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According to the book Benzodiazepines, Xanax (alprazolam) was developed as an alternative medication to Valium (diazepam) for the treatment of anxiety, particularly panic attacks.
Both Xanax and Valium are benzodiazepines, which are tranquilizer drugs or central nervous system depressant drugs that are primarily designed to deal with anxiety disorders, control of seizures, and, in some cases, as preanesthetic agents. Many of these drugs also have several other medicinal uses, such as assisting individuals in withdrawing from alcohol or other drugs.
Benzodiazepines are generally classified as Schedule IV controlled substances by the United States Drug Enforcement Administration (DEA), indicating that they have a moderate potential for abuse and the development of physical dependence. Xanax has become one of the most prescribed benzodiazepines. Despite the intent to develop a safer drug that was less prone to abuse than Valium, Xanax is also a significant potential drug of abuse.
Benzodiazepines are typically not primary drugs of abuse but most often abused with other drugs. One of the most common combinations is the use of Xanax with another benzodiazepine or with alcohol.
The Mechanism of Action of Xanax and Alcohol
According to the two-volume set The Oxford Handbook of Substance Abuse and Substance Use Disorders, Xanax facilitates the release of the inhibitory neurotransmitter gamma-aminobutyric acid (GABA) in an indirect manner and increases the concentration of dopamine in the central nervous system. This combination results in both the sedative/tranquilizing effects of Xanax as well as the mild euphoria that is associated with its use.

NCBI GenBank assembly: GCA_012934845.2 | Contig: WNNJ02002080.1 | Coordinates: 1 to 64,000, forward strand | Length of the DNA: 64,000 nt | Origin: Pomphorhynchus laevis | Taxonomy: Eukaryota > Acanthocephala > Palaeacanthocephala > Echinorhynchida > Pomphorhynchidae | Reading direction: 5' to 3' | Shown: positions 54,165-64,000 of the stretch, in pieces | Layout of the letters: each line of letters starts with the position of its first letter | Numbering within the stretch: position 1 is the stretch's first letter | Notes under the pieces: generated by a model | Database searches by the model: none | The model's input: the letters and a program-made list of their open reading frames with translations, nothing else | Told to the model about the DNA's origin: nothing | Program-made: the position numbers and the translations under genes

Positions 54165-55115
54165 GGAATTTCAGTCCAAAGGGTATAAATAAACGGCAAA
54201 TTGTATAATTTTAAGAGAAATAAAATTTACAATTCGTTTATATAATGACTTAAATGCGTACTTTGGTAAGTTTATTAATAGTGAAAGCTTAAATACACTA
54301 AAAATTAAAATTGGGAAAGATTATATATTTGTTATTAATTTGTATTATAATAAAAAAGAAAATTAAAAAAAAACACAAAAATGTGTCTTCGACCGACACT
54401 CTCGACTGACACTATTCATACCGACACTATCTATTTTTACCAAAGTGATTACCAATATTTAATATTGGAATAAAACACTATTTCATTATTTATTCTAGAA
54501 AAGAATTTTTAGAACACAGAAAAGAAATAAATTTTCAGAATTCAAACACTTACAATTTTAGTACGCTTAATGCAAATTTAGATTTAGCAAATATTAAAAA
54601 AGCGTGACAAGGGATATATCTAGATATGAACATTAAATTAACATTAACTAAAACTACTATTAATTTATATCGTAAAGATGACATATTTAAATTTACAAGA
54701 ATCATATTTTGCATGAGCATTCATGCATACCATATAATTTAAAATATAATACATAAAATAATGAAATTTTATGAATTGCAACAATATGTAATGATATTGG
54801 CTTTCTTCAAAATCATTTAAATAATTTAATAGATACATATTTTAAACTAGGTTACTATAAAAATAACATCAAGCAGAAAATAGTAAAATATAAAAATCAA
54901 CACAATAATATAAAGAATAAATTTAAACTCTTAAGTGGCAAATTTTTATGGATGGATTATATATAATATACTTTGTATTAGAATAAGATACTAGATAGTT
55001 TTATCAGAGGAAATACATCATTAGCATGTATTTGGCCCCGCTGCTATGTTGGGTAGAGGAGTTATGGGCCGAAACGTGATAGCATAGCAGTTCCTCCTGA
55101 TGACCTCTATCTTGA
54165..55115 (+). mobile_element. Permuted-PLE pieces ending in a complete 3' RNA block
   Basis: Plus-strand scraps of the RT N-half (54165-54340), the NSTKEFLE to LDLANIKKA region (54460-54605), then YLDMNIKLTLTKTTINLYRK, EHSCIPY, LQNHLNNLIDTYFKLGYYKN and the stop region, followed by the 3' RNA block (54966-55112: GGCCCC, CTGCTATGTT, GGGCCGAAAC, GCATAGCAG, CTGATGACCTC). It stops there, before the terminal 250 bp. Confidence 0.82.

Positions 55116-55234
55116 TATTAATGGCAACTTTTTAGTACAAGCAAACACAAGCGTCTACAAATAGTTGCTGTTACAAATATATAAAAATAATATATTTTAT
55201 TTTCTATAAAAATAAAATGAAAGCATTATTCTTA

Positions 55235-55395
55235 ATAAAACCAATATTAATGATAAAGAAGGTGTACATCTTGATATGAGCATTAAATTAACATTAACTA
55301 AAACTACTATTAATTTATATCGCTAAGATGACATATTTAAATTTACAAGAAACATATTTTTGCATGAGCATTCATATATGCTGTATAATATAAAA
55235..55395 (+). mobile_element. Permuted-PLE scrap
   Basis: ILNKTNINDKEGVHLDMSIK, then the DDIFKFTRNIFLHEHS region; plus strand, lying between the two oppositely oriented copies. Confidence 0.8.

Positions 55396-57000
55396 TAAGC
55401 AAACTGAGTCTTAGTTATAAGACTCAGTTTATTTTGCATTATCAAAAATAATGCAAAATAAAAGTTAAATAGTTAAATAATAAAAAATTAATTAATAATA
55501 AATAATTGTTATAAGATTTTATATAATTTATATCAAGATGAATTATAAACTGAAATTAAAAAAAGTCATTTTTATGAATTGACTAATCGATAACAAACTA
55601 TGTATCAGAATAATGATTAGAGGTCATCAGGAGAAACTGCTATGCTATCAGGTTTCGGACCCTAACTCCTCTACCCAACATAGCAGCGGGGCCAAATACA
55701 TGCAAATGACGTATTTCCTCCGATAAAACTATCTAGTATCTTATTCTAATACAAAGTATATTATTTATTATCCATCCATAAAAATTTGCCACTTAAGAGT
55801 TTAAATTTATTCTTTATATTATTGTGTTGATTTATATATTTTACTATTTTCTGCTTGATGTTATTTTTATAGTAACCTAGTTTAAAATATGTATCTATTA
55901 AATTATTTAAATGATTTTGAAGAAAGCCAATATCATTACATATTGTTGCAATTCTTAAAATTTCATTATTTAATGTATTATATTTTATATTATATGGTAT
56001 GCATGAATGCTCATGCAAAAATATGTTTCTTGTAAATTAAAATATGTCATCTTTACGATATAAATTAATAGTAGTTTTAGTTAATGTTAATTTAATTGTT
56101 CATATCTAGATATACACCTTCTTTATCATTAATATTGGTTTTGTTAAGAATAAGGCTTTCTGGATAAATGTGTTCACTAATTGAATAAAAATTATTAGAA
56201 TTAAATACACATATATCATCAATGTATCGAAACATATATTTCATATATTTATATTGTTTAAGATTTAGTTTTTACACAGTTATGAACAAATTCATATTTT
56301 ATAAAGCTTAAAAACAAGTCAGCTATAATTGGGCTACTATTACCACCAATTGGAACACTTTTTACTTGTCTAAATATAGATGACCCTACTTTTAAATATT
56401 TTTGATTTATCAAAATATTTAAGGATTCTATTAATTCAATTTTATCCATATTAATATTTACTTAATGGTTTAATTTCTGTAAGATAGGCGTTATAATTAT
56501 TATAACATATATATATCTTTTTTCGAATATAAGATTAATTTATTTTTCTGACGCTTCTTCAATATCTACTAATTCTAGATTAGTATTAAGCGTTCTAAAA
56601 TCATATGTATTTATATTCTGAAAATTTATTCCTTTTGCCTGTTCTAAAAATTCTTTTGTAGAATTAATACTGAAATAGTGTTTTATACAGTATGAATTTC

Effects Associated with Mixing Alcohol and XanaxWhen taken within its therapeutic dosage range, Xanax is generally considered to be safe. When individuals take small doses of both Xanax and alcohol, the potential for severe interactions is minimized compared to the potential effects that could occur with higher doses. At lower doses, both substances are easily metabolized, but when individuals begin using higher doses of one or both substances, this puts significant strain on the system. Having one beer and one Xanax is obviously not as problematic as drinking a 12-pack of beer and taking six or seven Xanax. Obviously, larger amounts of either or both substances during same time period lead to greater potential effects and interactions between the two drugs.
Individuals who use Xanax and alcohol together will experience the effects of both substances, but technically, the specific effects and reactions that occur as a result of using these drugs together will depend on whether one consumes more alcohol relative to Xanax or more Xanax relative to alcohol. Using larger quantities of alcohol compared to Xanax will result in significantly more lethargy and sedation; however, because mixing the drugs will result in synergistic effects, using significantly more Xanax and alcohol will also produce levels of sedation and lethargy, but individuals may also experience more euphoria as opposed to overt depression or irritability. Thus, individuals using both drugs will experience heightened effects of anxiety reduction, sedation, lethargy, decreased motor reflexes, etc. However, individuals who consume significantly more alcohol relative to Xanax are far more likely to become unconscious or pass out quickly, although certainly use of both drugs in any amount can lead to unconsciousness and even comatose states.